Veterans at ASU, specifically those currently working in the Pat Tillman Veterans Center in the Memorial Union, are using the post-9/11 GI Bill benefits to pursue their degrees.
For those who served after Sept. 10, 2001 — during and after the terrorist attacks that killed nearly 3,000 people in New York, Pennsylvania, and Washington D.C. — military members are provided education benefits like tuition and fee scholarships as well as a monthly housing allowance.
In order to receive the maximum amount of the education benefit program, veterans must have served for at least 36 months, or for at least 30 continuous days with a discharge due to a service-connected disability, according to the Post-9/11 GI Bill VA pamphlet.
Engineering major Justin Blommer, who served in the Marine Expedition Unit, an expeditionary reaction force, is currently pursuing an undergraduate degree in biomedical engineering.
“I knew a little bit about (the post-9/11 GI Bill) when I went in, but it didn’t really have anything to do with why I joined,” Blommer said. “It was completely irrelevant at the time.”
Blommer was originally going to use the Montgomery GI Bill, available for those who enlisted in the U.S. Armed Forces. But he switched to the post-9/11 GI Bill after speaking to the education counselors on the base, he said.
His experience in the military gave him more maturity, which urged him to take school more seriously, he said.
Originally from Minnesota, Blommer was looking to attend ASU before deciding to enlist. The majority of people he served with went straight to work, but Blommer wanted to get his degree.
The post-9/11 GI Bill has made the transition between the military and school stress-free, he said. Not only does the GI Bill provide education benefits, but it also includes a monthly housing allowance.
Although Blommer still needs to work part-time at the Pat Tillman Veterans Center to “make ends meet,” he said he enjoys being a liaison between the school, veterans and the Veterans Administration.
“It takes the financial burden off of (school), which, coming out of the military, was a huge thing for me and a whole lot of guys,” Blommer said.
Education graduate student Matt Schmidt is also using his post-9/11 GI Bill benefits for his degree.
In fact, this is the second master’s degree he is pursuing using the GI Bill benefits.
After obtaining an undergraduate degree in journalism, he enlisted in the Coast Guard and worked as a helicopter rescue swimmer from 2005 to 2009.
When learning about the post-9/11 GI Bill, the information was “basically thrown at” him in a single day at the end of his service with the Coast Guard.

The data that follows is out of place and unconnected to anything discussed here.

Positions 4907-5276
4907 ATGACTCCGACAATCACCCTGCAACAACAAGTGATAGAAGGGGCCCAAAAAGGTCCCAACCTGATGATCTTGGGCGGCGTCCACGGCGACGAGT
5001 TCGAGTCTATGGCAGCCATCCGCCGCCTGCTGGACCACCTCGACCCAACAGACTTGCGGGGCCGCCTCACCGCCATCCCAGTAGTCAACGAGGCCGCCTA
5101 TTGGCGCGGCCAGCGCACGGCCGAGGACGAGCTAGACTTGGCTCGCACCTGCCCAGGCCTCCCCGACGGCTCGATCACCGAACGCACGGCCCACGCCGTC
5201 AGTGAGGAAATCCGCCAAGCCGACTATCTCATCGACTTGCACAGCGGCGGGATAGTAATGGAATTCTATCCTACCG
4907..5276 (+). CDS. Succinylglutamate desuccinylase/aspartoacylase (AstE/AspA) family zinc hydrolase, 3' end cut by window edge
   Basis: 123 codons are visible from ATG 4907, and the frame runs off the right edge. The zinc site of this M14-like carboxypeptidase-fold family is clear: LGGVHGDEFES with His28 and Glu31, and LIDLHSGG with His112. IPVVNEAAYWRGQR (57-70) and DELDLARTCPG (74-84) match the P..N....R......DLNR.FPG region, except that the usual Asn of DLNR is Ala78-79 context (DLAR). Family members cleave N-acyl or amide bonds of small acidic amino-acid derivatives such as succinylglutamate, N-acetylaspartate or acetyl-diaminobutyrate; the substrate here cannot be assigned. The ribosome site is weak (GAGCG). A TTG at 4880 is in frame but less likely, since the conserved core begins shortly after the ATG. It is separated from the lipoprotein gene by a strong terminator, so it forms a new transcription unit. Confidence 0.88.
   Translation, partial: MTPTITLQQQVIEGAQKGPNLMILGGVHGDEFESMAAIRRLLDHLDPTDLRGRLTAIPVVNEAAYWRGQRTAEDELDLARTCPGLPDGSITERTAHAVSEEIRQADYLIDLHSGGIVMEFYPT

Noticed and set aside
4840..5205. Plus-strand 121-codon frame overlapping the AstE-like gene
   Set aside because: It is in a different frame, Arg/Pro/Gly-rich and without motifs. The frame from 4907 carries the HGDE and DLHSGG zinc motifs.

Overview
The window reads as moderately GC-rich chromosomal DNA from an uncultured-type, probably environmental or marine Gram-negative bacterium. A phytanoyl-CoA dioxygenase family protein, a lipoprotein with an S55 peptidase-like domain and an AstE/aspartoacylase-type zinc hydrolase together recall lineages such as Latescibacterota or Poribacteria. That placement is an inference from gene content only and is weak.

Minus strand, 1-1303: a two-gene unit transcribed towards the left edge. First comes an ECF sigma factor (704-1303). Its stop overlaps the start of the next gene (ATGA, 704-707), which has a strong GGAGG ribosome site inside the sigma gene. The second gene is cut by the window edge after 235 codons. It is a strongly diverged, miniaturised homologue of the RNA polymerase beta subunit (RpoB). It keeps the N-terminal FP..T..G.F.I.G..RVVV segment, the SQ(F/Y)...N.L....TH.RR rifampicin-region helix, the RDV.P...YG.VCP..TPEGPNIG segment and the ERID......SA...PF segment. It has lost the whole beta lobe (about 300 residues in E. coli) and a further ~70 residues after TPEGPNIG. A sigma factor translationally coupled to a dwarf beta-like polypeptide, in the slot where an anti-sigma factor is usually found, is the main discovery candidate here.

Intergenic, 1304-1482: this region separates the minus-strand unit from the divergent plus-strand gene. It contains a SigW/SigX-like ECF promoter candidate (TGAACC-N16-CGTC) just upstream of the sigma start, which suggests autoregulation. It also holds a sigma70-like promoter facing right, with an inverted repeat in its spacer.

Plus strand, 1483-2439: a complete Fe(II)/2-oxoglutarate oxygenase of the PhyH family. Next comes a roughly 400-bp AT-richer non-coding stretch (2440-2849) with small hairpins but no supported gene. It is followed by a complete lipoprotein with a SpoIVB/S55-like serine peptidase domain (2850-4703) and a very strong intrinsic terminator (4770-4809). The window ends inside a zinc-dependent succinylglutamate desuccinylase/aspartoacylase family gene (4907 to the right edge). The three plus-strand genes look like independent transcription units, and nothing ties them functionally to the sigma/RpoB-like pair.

“I didn’t retain much of what I learned,” Schmidt said. “But I did know, going into the Coast Guard, that I would have education benefits available to me. So I just looked into it myself."
Schmidt went on to pursue an MBA from the University of Missouri using the GI Bill to cover his tuition and fees.
After that, he decided to move to the West coast, and then to Arizona.
Although Schmidt’s background was in marketing and management, he decided that he wanted to apply those skills to the higher education sector.
“ASU was known as a military-friendly school,” he said. "As someone who’s interested in the management of higher education institutions, I thought this would be a good place for me to be to learn about the military environment in an innovative community.”
While Schmidt is using his GI Bill benefits for his master’s degrees, he pointed out that there are other ways to use the benefits as well.
Veterans can use the post-GI Bill benefits for different types of training at colleges, universities, trade schools, on-the-job training, apprenticeships and flight schools, according to a post-9/11 GI Bill pamphlet.
“There are still a lot of veterans (who) don’t take advantage of the benefits,” Schmidt said. “It doesn’t mean that you have to go to college … it’s an opportunity I hope people don’t take for granted and I hope more military members use it.”
Peter Valenzuela, a Navy veteran pursuing an undergraduate degree in urban planning, enlisted for the opportunity to travel and the sense of obligation to serve. After being honorably discharged, Valenzuela was excited about going to college. However, he was also nervous because he was married and had kids, which left a lot of uncertainty involved.
The post-9/11 GI Bill quelled some of this uncertainty with its tuition assistance and housing allowance.
Valenzuela switched from a landscape architecture major to urban planning because he will be able to continue using his benefits for his master's degree in the future.
“I have a greater respect for education since the military has trained me to be more disciplined,” he said. “I never would’ve been able to go to college without (the GI Bill)."
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